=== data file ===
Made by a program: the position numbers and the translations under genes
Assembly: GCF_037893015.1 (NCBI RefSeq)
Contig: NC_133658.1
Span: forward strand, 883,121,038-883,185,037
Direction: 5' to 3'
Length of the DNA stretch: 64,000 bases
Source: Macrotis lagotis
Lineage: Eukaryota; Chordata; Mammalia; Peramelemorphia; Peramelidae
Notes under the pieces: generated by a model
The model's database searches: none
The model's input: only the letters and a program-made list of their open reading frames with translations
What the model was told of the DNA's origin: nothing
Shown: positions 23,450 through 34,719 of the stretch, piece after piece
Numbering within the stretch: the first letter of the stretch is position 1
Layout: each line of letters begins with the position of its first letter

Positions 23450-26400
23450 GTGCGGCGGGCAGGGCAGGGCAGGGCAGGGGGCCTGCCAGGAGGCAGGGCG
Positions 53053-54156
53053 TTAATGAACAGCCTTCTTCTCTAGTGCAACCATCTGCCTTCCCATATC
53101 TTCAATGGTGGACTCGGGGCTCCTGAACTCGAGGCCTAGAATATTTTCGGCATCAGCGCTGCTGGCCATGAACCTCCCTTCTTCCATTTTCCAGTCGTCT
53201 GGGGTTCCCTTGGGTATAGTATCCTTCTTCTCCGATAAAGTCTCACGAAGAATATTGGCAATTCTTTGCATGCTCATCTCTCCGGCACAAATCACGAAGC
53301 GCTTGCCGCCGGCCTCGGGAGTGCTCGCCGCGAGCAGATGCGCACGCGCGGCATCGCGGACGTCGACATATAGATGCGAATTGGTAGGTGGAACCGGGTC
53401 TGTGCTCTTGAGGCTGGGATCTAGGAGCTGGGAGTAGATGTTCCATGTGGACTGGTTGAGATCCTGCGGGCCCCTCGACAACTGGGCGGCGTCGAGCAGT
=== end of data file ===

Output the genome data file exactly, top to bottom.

Made by a program: the position numbers and the translations under genes
Assembly: GCF_037893015.1 (NCBI RefSeq)
Contig: NC_133658.1
Span: forward strand, 883,121,038-883,185,037
Direction: 5' to 3'
Length of the DNA stretch: 64,000 bases
Source: Macrotis lagotis
Lineage: Eukaryota; Chordata; Mammalia; Peramelemorphia; Peramelidae
Notes under the pieces: generated by a model
The model's database searches: none
The model's input: only the letters and a program-made list of their open reading frames with translations
What the model was told of the DNA's origin: nothing
Shown: positions 23,450 through 34,719 of the stretch, piece after piece
Numbering within the stretch: the first letter of the stretch is position 1
Layout: each line of letters begins with the position of its first letter

Positions 23450-26400
23450 GTGCGGCGGGCAGGGCAGGGCAGGGCAGGGGGCCTGCCAGGAGGCAGGGCG
Positions 53053-54156
53053 TTAATGAACAGCCTTCTTCTCTAGTGCAACCATCTGCCTTCCCATATC
53101 TTCAATGGTGGACTCGGGGCTCCTGAACTCGAGGCCTAGAATATTTTCGGCATCAGCGCTGCTGGCCATGAACCTCCCTTCTTCCATTTTCCAGTCGTCT
53201 GGGGTTCCCTTGGGTATAGTATCCTTCTTCTCCGATAAAGTCTCACGAAGAATATTGGCAATTCTTTGCATGCTCATCTCTCCGGCACAAATCACGAAGC
53301 GCTTGCCGCCGGCCTCGGGAGTGCTCGCCGCGAGCAGATGCGCACGCGCGGCATCGCGGACGTCGACATATAGATGCGAATTGGTAGGTGGAACCGGGTC
53401 TGTGCTCTTGAGGCTGGGATCTAGGAGCTGGGAGTAGATGTTCCATGTGGACTGGTTGAGATCCTGCGGGCCCCTCGACAACTGGGCGGCGTCGAGCAGT